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Broadcom Has Plans to Acquire Allayer

Tech: Irvine-based chip maker says it will pay $275.8 million in stock for San Jose-based firm.

October 18, 2000|KAREN ALEXANDER | TIMES STAFF WRITER

Irvine communications chip maker Broadcom Corp. said Tuesday that it would acquire Allayer Communications, a privately held San Jose developer of optical networking communications chips, for $275.8 million in stock.

The purchase is Broadcom's 10th this year, and is aimed at broadening its product line of chips for high-speed broadband communications across all kinds of networks.

Broadcom said it will be able to combine Allayer's switching technology with its own products to speed the flow of information from so-called wide-area networks to smaller local-area networks, which link computers within an office or campus.

Broadcom, the dominant maker of chips for cable modems used in accessing the Internet, already enjoys a strong presence in local networks. Allayer's technology has focused recently on networks that cover broad regions.

Broadcom said it will trade about 1.23 million shares of its Class A Common Stock in exchange for all outstanding shares of Allayer. If Allayer meets additional performance goals, Broadcom said it would pay up to 300,000 more shares.

As in past acquisitions, Broadcom's stock gained after news of the purchase. Its shares rose $1.88 Tuesday, to close at $224.25 in Nasdaq trading.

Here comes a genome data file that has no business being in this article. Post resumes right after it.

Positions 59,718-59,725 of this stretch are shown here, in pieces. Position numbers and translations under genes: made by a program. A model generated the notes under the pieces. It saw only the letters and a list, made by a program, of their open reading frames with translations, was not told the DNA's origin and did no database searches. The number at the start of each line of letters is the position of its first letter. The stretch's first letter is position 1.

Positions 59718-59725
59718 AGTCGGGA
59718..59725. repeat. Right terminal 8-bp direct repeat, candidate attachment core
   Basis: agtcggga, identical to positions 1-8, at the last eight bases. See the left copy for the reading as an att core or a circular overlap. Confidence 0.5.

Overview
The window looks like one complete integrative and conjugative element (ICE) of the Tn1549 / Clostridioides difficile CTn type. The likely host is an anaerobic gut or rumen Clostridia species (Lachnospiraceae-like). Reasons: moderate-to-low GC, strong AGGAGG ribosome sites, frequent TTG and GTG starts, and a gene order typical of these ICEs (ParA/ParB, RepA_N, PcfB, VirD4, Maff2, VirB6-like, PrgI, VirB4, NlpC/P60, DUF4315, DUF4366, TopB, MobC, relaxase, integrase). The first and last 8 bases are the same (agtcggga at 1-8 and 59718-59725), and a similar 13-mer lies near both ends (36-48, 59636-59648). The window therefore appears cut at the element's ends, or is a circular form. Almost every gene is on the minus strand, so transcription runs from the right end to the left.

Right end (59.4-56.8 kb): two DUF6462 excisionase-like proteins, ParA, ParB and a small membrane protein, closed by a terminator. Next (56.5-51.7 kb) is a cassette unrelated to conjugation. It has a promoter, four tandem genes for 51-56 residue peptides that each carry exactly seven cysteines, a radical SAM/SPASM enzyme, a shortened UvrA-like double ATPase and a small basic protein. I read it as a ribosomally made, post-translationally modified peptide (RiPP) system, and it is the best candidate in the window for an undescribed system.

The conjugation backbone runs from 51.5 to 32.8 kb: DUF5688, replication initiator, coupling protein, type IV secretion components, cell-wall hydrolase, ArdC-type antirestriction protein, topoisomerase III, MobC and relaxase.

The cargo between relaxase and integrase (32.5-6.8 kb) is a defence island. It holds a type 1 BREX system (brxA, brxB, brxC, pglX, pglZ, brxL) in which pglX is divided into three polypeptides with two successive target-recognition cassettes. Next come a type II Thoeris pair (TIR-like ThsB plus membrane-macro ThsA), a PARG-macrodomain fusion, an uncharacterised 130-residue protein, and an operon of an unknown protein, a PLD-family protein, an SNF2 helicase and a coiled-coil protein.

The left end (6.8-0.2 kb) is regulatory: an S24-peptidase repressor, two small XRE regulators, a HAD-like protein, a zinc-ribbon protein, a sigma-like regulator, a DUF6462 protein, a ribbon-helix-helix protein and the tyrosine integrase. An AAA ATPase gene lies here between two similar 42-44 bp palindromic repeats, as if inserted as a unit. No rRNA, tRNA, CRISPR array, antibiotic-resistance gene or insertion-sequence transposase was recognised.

According to the technology market research firm IDC, Allayer's 1999 revenue was about $19 million, and is projected to reach $70 million this year. The company was founded in 1997 and has 60 employees.

Sean Lavey, an IDC research analyst in Mountain View, Calif., said the Allayer deal is consistent with Broadcom's recent push to develop equipment that is used by Internet service providers in wide-area networks.

Lavey said the market for local-area networking equipment is still strong, growing at 20% to 25% per year. But in the wide-area side, networking equipment sales are expected to accelerate much more quickly, growing more than 50% per year, Lavey said.

Tuesday's deal has been approved by the boards of directors of Broadcom and Allayer, and is expected to close within 60 days. Broadcom said it expects to record a one-time charge for the acquisition in its fiscal fourth quarter, which ends Dec. 31.

The arena in which Allayer and Broadcom are positioning themselves is highly competitive.

Another acquisition announced Tuesday--a $1.88-billion stock deal in which Marvell Technology Group Ltd. of Bermuda will buy Israel's Galileo Technology Ltd.--creates a similar combination of technologies. Marvell is communications chip maker and Galileo makes chips for computer networking switches.

Investors, however, drove down Marvell's shares by 30%; shares fell $24.69, to close at $57.06 on Nasdaq, cutting the transaction's value by about $80 million. Galileo shares rose $1.73 to $32.50 on Nasdaq.

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